Sunday, 30 April 2017

The Importance of Epigraphic Materials As Primary Source of Reference in Chinese Studies: Selected Case Study on Leong San Tong Khoo Kongsi, Penang


Epigraphy is a methodology in the study of inscriptions in the aspects of its cultural value and historical significance. Epigraphic material is a tangible remnant (either in the form of stone, metal or wood) inherently erected to commemorate and document the establishment of a particular event / monument. The practice of engraving writing on materials such as stone, metal or wood denotes the artistic value and appreciation towards literary composition in the form of perpetuity. Although, the practice of inscribing has been dated since ancient time, but the exposure of its expression value to the public is somehow limited. In fact, the access to the materials is also very localised. 

Only selective experts would be able to transcribe and translate ancient epigraphic materials and draw conclusions from their studies. In fact, different experts would have differing ideas in the translation and conclusion on a same epigraphic material. These arguments are crucial for researchers to gain better insights as the said experts may be trained from different approaches and thoughts. 

In this article, my intention is to discuss and create the awareness of epigraphy as a primary source of reference in Chinese Studies in Malaysia and Singapore. 

In the period of 1982 until 1987, Professor Wolfgang Franke and Chen Tieh Fan from University of Malaya published a three-volume of Chinese Epigraphic Materials in Malaysia. They also published a similar work on Indonesia. This authoritative work is important to historians and reminds the rule of thumb in the primary source when it comes to the empirical studies, thus working as complimentary references. 

Ever since the work of Prof. Franke and Chen, more similar projects were carried out, such as the Penang Fujian Public Epigraphy Materials by K.Y. Chng in 1997 (originally in Chinese 张少宽 (1997) 梹榔屿福建公冢暨家冢碑铭集. 新加坡: 新加坡亚洲硏究学会). And recently, Professor Kenneth Dean and Dr. Hue Guan Thye both from National University of Singapore published a two-volume of Chinese Epigraphy in Singapore, 1819-1911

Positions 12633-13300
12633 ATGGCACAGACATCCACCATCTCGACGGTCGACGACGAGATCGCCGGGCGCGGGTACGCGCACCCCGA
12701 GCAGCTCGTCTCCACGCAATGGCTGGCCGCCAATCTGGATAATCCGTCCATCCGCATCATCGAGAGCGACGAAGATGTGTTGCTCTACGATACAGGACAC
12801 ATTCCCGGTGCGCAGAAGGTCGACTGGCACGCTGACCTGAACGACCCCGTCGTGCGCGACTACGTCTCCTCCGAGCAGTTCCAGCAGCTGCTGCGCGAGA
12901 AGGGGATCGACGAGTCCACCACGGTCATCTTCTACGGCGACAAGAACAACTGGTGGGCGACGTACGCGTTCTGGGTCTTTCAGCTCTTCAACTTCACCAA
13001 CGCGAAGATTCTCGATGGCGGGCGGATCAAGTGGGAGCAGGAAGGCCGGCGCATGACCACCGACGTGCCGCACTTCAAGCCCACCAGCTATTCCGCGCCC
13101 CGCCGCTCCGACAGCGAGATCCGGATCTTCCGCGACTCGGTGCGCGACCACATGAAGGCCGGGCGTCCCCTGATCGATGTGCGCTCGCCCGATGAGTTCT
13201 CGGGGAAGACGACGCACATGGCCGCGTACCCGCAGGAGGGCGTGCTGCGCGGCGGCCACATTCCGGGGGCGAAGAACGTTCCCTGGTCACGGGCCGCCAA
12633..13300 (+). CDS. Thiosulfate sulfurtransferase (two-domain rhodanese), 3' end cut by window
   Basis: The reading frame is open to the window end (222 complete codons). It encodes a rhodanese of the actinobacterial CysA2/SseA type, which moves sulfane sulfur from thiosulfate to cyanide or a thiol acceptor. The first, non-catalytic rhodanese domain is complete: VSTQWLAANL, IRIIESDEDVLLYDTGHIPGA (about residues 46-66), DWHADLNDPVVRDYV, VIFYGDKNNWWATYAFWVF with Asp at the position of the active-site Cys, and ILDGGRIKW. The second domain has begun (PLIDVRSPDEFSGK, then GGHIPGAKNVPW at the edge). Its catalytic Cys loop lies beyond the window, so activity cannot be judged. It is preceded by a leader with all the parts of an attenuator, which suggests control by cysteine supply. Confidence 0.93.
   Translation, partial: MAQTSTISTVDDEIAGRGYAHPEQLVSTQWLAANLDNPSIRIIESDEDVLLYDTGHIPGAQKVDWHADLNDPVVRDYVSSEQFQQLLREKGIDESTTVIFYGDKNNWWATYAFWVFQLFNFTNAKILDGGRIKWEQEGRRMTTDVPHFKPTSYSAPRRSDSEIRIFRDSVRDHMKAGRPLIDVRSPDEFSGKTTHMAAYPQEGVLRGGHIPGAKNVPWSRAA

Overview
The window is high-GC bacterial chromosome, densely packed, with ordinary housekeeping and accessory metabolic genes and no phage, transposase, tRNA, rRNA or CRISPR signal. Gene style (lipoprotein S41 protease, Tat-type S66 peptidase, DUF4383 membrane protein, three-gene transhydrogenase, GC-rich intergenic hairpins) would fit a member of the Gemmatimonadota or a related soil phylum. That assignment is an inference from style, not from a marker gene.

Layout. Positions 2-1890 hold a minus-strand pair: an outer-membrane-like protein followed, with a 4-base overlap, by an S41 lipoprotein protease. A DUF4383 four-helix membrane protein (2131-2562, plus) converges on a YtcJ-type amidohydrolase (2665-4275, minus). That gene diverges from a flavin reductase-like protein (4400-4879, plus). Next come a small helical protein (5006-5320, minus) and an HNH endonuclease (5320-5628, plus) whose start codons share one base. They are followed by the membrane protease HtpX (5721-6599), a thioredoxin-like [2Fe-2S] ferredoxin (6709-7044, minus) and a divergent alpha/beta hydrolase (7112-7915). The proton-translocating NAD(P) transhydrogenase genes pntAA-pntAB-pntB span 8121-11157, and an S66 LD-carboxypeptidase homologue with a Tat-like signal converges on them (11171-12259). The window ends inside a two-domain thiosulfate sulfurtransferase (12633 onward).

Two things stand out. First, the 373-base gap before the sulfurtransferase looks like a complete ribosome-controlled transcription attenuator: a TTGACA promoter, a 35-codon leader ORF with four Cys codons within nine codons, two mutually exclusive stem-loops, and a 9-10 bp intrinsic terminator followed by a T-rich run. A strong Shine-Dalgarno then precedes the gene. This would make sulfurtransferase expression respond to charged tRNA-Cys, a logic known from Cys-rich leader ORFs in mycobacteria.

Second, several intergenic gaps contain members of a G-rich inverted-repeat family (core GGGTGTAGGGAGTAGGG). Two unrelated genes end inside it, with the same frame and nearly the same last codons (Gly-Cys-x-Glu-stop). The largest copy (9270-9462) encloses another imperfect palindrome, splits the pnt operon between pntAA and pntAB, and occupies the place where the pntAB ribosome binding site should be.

In this article, I would like to undertake the task in studying two stones in the Leong San Tong Khoo Kongsi, Penang. and more importantly is to highlight the importance and the wealth of information unveiled through the stones. 


The Leong San Tong Khoo Kongsi, or simply known as Khoo Kongsi was originally established in 1835 as Ee Kok Tong in Penang. The membership of this establishment is restricted only to the Khoo clansmen from a same ancestral village. 

Plaque of Ee Kok Tong (Yi Gu Tang)
Source: Author's collection (Fieldwork 2011)

The story goes by in 1835 during a birthday celebration of the Khoo clan Patron Saint, Tua Sai Yah (大使爷), or Double Fifth Festival on the 5th day of the 5th moon of the Lunar Calendar in Penang. Three days after the celebration, its 102 clansmen gathered to form the clan association, which was then known as Ee Kok Tong. Thus, a sum of $528 was collected as contributions from the clansmen. After 15 years, on 5 July 1850, the Khoo clansmen gathered again and mooted for future expansion of the association. Thus, the funds collected in 1835 were used to serve the purpose. 

The two incidents mentioned above are recorded in two stones, which will be discussed in this article, they were known as: 

龍山堂石碑 (大清咸豐元年)
The Inscription of Long Shan Tang – First Year of Xian Feng Reign of Qing Dynasty (1850)

詒穀堂碑記 (光緒二十九年)
The Inscription of Yi Gu Tang – Twenty-ninth Year of Guang Xu Reign of Qing Dynasty (1904) 


The Inscription of Long Shan Tang in Khoo Kongsi, Penang

Transcription of the Inscription of Long Shan Tang
English Translation: 
The Inscription of Long Shan Tang – First Year of Xian Feng Reign of Qing Dynasty (1850)